Talk about adding insult to injury. In 1982, Steven Phillips was wrongly convicted of a series of rapes and began serving a 180-year sentence. In 2007, after serving 25 years, 6 months and 18 days behind bars, DNA evidence proved he was not the perpetrator of the rapes or sexual assaults, and he was formally exonerated.
In the spring of 2009, Texas lawmakers passed a bill called the Timothy Cole Act (after another exonerated inmate). After the law passed, Phillips fired his lawyer and filed the compensation papers with the state himself. Under the terms of this law, Phillips is expected to receive up to $6 million in compensation from the state for time spent behind bars, plus compensation for legal expenses. According to the comptroller’s office, Phillips received $2,069,166.67 in a lump-sum settlement; he also collects a monthly annuity from the state worth $11,601.90 spread out over the rest of his life.
You would think this would be the “happy ending” for all of Phillips’ troubles, but think again. It’s like an old episode of The Twilight Zone in which the takeaway is “Be Careful Of What You Wish For.” It’s as if Phillips has now been transformed into an ATM, and everybody with a half-assed claim wants a piece of this “windfall.” But it’s no windfall; Phillips “earned” it in the hardest way possible.
His fired lawyer wants more than the state-paid legal expenses. He wants a piece of the settlement itself—as much as 25% of the nest egg. And a former wife, Traci Tucker—who dropped him ten years into his sentence—is seeking back child support. In 1992, at the time of the divorce, Tucker was awarded $114,000 in lost wages the judge determined Phillips would have earned as a roofing contractor, his job at the time of his arrest. However, that amount is alleged by Tucker to be insufficient in the light of the Cole Act award.
Two years after passage of the Cole Act, Tucker sued Phillips for a portion of the state’s compensation, insisting she had a right to the lost wages—which even the act’s authors said were not intended to be part of the law. “He was a victim of a wrongful justice system,” Tucker said last year, “and his family was also.” Because Phillips was unable to make child support payments due to his wrongful imprisonment, back child support is supposed to be paid by the state of Texas as part of Phillips’ wrongful conviction compensation.
In the summer of 2012, Judge Lori Chrisman Hockett handed down an unprecedented ruling: Traci Tucker, said the state district judge, was entitled to a fraction of the small fortune her ex-husband was awarded. On the basis of that decision, Phillips has been paying Tucker $5,500 a month from the settlement the state paid him earlier for his wrongful incarceration.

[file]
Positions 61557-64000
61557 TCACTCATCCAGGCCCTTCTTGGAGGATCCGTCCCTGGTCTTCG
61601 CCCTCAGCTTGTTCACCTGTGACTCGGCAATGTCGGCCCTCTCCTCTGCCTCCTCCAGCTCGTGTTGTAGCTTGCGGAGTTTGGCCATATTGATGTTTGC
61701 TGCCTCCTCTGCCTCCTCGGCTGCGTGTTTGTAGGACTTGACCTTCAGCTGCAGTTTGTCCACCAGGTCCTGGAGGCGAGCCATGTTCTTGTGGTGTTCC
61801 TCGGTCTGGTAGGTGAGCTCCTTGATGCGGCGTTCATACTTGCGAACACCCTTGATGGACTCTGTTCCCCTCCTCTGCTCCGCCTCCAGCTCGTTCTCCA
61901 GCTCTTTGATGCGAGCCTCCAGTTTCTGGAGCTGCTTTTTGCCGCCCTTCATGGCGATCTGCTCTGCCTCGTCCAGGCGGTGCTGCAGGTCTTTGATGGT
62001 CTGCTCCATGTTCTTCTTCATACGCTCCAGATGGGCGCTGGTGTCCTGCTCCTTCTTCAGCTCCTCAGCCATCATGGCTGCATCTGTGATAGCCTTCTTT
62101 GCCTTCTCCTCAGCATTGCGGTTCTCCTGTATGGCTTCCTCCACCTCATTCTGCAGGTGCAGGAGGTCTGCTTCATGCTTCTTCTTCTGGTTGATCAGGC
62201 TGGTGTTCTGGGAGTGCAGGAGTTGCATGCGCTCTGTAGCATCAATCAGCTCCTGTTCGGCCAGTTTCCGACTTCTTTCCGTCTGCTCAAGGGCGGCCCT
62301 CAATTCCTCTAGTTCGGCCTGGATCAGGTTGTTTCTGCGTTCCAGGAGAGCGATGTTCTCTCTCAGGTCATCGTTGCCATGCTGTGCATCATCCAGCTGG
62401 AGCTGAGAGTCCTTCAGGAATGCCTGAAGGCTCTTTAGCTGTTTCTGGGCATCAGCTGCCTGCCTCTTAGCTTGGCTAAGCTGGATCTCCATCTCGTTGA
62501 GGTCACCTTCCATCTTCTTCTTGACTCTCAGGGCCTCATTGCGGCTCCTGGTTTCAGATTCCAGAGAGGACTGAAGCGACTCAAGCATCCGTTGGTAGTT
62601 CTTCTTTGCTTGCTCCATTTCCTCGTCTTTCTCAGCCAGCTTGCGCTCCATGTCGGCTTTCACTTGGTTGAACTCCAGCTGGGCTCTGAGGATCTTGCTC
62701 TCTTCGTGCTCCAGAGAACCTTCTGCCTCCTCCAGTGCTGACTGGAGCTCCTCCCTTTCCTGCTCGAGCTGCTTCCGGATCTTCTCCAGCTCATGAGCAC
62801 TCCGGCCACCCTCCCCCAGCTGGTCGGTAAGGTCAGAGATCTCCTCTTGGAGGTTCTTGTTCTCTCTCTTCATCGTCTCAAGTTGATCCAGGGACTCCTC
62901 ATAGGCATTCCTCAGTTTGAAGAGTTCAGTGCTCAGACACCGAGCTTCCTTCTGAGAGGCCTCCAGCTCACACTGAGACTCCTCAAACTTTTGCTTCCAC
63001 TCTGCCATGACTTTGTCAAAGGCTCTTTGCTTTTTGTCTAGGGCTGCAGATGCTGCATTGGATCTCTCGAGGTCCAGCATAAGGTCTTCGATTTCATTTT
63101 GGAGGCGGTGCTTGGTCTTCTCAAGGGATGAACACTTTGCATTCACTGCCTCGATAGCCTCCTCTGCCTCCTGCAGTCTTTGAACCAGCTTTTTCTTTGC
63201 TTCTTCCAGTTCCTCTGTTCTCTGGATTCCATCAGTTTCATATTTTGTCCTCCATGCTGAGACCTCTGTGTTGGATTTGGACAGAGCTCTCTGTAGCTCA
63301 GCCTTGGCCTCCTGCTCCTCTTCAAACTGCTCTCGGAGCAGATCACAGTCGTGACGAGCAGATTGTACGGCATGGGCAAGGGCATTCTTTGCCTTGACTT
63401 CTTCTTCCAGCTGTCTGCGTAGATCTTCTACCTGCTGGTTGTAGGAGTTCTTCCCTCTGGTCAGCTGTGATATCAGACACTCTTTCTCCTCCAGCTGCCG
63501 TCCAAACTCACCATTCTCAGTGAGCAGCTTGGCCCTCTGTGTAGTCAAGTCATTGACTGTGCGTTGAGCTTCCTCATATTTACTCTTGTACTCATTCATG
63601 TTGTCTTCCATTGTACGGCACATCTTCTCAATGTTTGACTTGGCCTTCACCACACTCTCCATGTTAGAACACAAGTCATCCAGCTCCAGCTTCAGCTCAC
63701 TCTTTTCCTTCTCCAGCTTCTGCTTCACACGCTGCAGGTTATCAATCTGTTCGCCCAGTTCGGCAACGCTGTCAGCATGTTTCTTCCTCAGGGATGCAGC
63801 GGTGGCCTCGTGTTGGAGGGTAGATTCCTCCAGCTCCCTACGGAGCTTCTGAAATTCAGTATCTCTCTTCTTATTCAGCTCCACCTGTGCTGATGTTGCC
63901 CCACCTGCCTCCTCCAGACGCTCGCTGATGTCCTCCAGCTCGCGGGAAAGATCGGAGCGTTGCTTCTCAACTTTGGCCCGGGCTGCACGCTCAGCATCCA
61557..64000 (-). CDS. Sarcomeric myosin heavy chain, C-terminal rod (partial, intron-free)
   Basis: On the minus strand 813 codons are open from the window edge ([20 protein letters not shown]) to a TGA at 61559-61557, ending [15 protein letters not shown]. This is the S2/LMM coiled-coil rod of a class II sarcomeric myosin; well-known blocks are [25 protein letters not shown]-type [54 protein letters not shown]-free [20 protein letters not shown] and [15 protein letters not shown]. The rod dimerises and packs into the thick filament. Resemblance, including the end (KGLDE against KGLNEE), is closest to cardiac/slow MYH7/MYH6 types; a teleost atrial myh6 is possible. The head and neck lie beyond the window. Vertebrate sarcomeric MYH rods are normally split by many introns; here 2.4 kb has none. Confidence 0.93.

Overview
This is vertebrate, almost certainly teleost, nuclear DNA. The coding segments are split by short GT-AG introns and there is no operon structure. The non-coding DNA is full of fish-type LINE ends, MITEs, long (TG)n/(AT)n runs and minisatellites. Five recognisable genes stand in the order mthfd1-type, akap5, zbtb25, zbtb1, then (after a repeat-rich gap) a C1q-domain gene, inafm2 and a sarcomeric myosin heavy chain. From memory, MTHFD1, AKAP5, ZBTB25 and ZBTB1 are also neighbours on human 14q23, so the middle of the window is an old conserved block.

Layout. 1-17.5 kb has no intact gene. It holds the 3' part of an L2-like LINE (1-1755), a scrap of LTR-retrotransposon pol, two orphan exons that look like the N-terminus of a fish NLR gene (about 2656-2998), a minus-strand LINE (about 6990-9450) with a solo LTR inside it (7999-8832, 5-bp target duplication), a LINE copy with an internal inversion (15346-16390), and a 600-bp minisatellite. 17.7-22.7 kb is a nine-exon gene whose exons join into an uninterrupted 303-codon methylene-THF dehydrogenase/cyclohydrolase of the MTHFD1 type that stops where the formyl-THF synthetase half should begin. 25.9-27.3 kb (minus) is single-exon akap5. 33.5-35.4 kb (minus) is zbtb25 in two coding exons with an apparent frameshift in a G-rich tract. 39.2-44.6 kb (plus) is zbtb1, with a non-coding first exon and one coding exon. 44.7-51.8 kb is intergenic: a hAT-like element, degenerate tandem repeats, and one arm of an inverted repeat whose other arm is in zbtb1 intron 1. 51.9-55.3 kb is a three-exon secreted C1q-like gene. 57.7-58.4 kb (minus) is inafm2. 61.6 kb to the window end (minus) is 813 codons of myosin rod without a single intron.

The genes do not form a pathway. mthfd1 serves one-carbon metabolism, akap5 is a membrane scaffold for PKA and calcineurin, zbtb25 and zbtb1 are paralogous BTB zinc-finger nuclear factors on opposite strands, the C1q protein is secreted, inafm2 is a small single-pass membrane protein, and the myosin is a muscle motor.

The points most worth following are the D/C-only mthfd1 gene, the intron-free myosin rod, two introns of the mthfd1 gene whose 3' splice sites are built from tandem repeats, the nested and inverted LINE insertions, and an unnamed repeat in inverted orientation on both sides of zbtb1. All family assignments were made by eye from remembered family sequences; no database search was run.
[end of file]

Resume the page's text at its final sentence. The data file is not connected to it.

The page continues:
However, on Monday the Fifth Court of Appeals in Dallas reversed that decision. Justice David Evans ruled that the money is Phillips’ alone and that is has nothing to do with lost wages. “Phillips argues his compensation award under section 103.052(a) of the Texas Civil Practice and Remedies Code (entitled Lump-Sum Compensation) was calculated by multiplying the number of years he was wrongfully imprisoned by $80,000 and did not include any amount for lost wages during the period of his wrongful incarceration. We agree. … Under the Act, no portion of the monetary compensation Phillips received through its administrative procedure is characterized as lost wages. Accordingly, the trial court erred in concluding otherwise.”
At the same time, the state comptroller claims that Phillips owes Tucker only $18,593 and refuses to pay the total amount of $334,000 that District Judge Gloria Saldana said is owed to Tucker.
The Texas Supreme Court heard arguments Tuesday as to whether the state comptroller can limit the amount of funds provided through the Cole Act, which entitles wrongfully-convicted Texans to compensation of around $80,000 per year of incarceration (regardless of their compensation level at the time of the crime), plus an annuity valued at $80,000 per year based on the number of years wrongfully imprisoned.
If the court rules that the comptroller can limit the funds and the state pays less than the full amount of child support owed, Phillips may be held responsible for the difference. Since a case like this has never come before the state supreme court, the decision will serve as a precedent for similar cases in the future.
And all the while, Phillips is involved in this endless process of legal wrangling which he surely must think is unjust, unreasonable, illogical, and holding him back from just getting on with his life.
I’m sure I’m guilty of over-simplifying the story and leaving out most of the legal intricacies and details. I’ve left out the main reason that the Dallas police focused on Phillips as a suspect rather than a person of interest: in 1982 he was a peeping Tom, which is certainly unsavory. But he is 55 years old now and says this youthful activity is a thing of the past. In any event, he is guilty of having only looked, but not touched. Hasn’t he been hassled and punished enough?
Apparently anyplace but Texas. In a state better known for the number of prisoners it executes, Texas also leads the nation in compensation to the wrongfully convicted—paying more than $65 million to 89 men between 1992 and 2013. Yet, as this case illustrates, even compensation to the wrongfully convicted don’t come easy in Texas.
(If you need to be reminded of the source of this essay’s title, go here.)
One article I read about this case described Phillips as “prison-hardened”—and he certainly is that. But is it any wonder? Every direction he turns, there is someone there, trying to get a piece of what he has.
I say it’s high time to give the man a break. Let him breathe easy and free. It’s time to inject some sanity into his situation.
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PS: A similar case in Illinois settled in the exoneree’s favor. Read about it here.